Unk Moody I said, teacher says there’s no fairies ’cause they’re not real. If they’re not real, how come so many people tell stories about them? Why does everyone lie? Ed says Unk Moody, you ain’t a idiot like your father, so I’ll tell you the truth. Ain’t everybody lying, just that teacher you got’s an idiot don’t know no better. I’ll tell you why there ain’t Fairy Number One in Nagspeake. There used to be, only they’s all dead and run off. And that’s the truth. Unk Moody, I said, what happened to them? Ed says Unk Moody, back once a long time ago used to be lots of things ’round this bay that don’t live here anymore. Problem is, people’s bad for a lot of things that get along fine without ’em–people that is–and fairies is no exception. So think for a minute, Ed, and tell me what we got in Nagspeake ain’t anywhere else to be found? Unk Moody I said, I don’t know what you’re referring to. Ed says Unk Moody, look outside. So I do, and what’s out there but a whole lot of nothing; Uncle Moody’s window looked out on a ton of sky when I was six and not tall enough to see the street below his sixth-floor hospital room. Iron, shithead, says Unk Moody, and he hit me upside the back of the head hard enough to make the old fire escape out there swim even though it was the middle of the day and the iron sure wasn’t doing a thing but hanging there. Ed says Unk Moody, sorry about the whapping but every once in a while you really are your father’s kid. Fairies hate iron. Can’t stand it. Burns ’em like acid. Here’s how it was:

Years and years, hundreds of years ago and maybe more, there were ’bout a million fairies in Nagspeake. They were like rats. Kinda ratlike, too, if you ever seen one. All tooth and claw, but if you really focus on their wings, which’re pretty enough, maybe you won’t notice the teeth and claws and tails.  Tend to spread diseases, too. And they bite. Basically, the early settlers found ’em kinda verminous. Plaguelike. And they spread weird diseases, too, but even that wasn’t the worst of it. They’d whisper. Float close to your head and say things to you that’d drive you mad if you didn’t shoo ’em away right quick. Then maybe you’d have a minute or so before they’d come back, and God help you if you quit shooing and started listening. Turn a fellow crazy, make him do wretched stuff. Least half the first batch up there in St. Whit’s they said were there ’cause they listened to fairies. Still hear old timers say that sometimes about anybody a little batty. Hell, you’ve heard me say it about your dad, that he’s done started listening to the fairies.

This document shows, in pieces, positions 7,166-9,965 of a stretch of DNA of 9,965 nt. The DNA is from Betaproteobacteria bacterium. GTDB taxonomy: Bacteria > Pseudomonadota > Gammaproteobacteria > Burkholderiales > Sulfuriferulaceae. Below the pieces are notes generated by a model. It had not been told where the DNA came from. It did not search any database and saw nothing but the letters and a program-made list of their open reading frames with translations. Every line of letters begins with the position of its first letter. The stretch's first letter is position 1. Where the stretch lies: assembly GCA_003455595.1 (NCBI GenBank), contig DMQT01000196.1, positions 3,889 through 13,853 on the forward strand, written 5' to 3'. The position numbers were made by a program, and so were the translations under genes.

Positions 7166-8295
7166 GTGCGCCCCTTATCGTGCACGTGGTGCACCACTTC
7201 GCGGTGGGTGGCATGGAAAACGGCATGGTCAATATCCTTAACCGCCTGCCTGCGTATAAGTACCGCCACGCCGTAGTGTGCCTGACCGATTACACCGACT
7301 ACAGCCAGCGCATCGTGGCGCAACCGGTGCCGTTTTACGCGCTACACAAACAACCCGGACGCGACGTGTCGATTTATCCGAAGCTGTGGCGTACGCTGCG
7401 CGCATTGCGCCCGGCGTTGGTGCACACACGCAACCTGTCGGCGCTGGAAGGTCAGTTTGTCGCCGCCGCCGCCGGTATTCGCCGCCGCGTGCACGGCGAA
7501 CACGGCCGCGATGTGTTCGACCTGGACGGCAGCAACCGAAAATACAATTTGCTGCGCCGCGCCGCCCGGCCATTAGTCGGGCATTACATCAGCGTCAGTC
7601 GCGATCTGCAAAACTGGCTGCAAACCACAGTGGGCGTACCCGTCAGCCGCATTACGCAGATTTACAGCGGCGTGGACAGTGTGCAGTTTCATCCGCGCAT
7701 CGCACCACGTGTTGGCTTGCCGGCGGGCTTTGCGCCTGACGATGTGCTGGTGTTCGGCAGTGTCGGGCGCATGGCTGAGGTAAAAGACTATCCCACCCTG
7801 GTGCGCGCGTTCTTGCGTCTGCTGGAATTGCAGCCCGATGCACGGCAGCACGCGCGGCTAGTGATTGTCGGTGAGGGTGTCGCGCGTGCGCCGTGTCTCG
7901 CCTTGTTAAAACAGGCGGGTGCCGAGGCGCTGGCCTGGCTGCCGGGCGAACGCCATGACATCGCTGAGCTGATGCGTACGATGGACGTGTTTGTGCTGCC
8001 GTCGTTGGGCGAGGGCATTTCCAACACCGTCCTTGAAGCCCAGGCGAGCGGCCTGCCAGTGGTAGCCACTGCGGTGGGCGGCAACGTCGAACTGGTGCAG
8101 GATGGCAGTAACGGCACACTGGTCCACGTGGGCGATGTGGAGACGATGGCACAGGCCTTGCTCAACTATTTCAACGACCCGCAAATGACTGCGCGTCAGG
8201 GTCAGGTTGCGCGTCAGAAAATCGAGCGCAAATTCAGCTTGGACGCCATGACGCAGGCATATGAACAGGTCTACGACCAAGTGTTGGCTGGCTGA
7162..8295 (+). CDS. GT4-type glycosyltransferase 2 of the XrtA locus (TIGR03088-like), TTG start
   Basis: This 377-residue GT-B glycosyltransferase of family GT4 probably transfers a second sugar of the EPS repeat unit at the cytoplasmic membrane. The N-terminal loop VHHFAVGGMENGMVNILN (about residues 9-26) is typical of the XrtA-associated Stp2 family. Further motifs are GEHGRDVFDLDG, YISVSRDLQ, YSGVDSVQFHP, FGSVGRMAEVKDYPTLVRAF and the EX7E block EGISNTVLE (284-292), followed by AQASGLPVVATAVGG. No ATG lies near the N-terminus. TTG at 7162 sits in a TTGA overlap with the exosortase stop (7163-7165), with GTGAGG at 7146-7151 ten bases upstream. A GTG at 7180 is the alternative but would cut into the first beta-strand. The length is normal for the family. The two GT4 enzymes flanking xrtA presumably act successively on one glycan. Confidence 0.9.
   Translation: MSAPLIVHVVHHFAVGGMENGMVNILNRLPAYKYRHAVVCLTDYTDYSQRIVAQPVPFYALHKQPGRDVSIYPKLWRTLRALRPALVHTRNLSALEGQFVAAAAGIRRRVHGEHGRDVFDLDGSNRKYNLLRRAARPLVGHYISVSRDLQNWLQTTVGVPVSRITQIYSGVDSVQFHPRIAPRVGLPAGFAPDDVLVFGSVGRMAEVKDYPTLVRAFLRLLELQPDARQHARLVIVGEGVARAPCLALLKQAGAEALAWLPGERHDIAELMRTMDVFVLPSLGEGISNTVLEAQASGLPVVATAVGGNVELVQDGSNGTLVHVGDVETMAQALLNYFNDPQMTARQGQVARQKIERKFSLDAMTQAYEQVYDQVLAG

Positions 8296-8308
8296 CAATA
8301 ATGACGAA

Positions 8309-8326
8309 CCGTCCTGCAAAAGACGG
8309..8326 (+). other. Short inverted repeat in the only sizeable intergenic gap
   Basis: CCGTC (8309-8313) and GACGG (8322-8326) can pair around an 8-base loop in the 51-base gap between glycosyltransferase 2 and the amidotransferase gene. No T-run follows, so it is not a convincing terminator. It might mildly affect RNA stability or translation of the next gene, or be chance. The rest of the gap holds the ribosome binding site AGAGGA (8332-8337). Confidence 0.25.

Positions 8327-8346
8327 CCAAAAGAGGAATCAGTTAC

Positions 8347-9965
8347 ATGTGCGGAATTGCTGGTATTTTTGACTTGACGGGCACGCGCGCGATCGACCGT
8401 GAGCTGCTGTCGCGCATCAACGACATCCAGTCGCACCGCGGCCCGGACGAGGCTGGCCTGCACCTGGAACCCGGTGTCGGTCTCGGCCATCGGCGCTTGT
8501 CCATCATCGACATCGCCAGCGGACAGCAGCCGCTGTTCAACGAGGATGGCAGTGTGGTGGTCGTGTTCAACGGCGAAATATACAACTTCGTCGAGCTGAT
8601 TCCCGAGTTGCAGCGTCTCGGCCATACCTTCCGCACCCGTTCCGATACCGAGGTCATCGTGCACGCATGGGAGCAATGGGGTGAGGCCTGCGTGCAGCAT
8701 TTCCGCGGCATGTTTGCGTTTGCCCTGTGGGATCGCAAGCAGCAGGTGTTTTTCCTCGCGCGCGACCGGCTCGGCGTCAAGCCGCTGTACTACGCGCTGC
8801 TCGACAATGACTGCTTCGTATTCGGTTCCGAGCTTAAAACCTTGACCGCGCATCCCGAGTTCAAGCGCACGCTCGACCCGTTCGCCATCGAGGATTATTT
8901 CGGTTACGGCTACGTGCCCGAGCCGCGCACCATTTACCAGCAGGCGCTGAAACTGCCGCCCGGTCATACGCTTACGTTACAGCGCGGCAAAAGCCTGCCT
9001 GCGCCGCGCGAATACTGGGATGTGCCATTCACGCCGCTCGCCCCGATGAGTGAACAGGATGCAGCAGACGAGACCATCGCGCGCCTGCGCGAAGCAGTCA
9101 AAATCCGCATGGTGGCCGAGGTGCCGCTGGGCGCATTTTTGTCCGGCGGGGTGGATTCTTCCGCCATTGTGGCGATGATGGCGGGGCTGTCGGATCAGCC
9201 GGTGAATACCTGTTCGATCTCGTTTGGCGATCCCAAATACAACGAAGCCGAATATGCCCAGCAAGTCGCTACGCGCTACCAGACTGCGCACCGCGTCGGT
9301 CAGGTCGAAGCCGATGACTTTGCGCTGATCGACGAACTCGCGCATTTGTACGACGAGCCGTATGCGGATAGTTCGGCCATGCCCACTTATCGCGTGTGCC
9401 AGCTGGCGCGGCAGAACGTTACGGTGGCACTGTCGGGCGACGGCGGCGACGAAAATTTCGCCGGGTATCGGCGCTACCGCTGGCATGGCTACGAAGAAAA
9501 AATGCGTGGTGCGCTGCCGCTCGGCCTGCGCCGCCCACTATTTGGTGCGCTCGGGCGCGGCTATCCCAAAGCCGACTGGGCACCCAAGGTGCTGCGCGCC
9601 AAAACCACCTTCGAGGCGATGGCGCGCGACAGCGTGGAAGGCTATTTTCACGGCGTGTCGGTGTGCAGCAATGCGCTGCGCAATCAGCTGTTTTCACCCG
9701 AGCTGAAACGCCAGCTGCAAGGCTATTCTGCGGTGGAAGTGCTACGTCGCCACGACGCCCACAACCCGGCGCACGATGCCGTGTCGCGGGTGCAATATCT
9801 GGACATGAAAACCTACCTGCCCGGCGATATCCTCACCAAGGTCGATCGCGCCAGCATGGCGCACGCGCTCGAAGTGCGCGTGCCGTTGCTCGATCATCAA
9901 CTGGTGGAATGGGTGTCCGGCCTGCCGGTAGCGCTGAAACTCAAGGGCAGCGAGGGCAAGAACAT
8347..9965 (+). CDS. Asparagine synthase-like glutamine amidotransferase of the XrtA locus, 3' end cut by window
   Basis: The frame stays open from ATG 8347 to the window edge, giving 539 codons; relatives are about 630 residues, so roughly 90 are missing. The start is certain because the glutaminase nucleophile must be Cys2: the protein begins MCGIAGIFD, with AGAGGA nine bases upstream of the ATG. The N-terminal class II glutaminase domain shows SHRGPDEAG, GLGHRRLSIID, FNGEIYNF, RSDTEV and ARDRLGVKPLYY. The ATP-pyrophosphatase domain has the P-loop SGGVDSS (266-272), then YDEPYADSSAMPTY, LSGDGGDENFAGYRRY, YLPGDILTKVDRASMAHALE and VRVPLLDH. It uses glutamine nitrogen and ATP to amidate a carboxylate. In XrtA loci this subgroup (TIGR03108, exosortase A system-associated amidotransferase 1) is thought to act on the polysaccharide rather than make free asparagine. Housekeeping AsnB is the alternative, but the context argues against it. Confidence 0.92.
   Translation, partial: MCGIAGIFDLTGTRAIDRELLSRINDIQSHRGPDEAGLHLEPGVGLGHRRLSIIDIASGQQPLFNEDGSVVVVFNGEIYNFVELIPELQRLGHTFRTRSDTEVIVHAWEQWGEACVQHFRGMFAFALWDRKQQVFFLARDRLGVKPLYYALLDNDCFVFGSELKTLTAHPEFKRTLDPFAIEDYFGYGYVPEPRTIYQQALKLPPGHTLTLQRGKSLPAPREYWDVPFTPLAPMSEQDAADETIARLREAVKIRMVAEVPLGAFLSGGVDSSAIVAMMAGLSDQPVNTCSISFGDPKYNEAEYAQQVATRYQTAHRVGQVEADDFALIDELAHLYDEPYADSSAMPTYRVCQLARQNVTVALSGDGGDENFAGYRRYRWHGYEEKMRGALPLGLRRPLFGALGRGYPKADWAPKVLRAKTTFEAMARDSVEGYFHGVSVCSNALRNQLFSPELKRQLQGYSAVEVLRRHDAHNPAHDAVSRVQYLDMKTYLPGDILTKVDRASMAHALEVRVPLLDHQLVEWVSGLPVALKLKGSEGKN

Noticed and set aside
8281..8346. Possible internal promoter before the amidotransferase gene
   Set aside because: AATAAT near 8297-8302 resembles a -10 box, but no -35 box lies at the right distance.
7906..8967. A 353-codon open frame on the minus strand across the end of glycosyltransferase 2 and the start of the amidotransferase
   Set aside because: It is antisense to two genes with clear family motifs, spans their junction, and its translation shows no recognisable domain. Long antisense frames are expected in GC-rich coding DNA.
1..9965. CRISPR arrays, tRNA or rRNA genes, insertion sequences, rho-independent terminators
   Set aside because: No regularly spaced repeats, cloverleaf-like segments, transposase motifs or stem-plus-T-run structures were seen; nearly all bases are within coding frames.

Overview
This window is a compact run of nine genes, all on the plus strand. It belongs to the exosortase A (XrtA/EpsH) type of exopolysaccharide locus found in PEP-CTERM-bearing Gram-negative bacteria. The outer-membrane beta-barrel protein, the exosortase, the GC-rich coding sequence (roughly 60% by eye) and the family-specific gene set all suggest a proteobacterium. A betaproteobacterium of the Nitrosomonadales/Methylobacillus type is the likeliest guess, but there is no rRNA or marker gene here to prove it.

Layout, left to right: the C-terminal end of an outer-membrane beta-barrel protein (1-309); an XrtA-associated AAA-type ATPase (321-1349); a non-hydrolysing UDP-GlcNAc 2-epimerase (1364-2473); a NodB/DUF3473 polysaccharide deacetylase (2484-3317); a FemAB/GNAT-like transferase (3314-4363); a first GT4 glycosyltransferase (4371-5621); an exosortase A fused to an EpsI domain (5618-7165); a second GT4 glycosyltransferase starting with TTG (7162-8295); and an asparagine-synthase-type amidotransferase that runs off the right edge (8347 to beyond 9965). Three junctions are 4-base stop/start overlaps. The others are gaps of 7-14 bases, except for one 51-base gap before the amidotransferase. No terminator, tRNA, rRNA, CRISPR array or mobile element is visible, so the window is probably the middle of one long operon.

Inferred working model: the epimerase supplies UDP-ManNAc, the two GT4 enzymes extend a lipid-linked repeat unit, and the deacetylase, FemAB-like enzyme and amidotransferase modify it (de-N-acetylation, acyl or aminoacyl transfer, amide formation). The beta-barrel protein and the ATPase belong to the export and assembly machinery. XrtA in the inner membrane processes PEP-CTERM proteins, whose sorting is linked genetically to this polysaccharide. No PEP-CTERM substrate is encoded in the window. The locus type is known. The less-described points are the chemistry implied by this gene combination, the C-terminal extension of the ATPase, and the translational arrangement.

So anyhow they were a right old scourge, Unk Moody said, but you couldn’t do much about ’em, cause of those wings, and ’cause of the teeth and claws; eat their way out of any nets or traps you could set. And trap technology back then was basically limited to crab pots and mousetraps, and fairies figured those out pretty quick. So the little town was here back then kinda languished until somebody found the iron. Unk Moody I said, they found it? Ed says Unk Moody, I heard it told both ways. Still isn’t anybody in Nagspeake really knows if they brought the iron or if they excavated it, but my dad he said they dug it up, and once they brought it out of the dirt into the light it started doing what Old Iron does–needs the sun to move like that, though, so long as it was buried, it was dormant. Then out in the sun and up it sprouts like vines, and then the fairies, their days were numbered.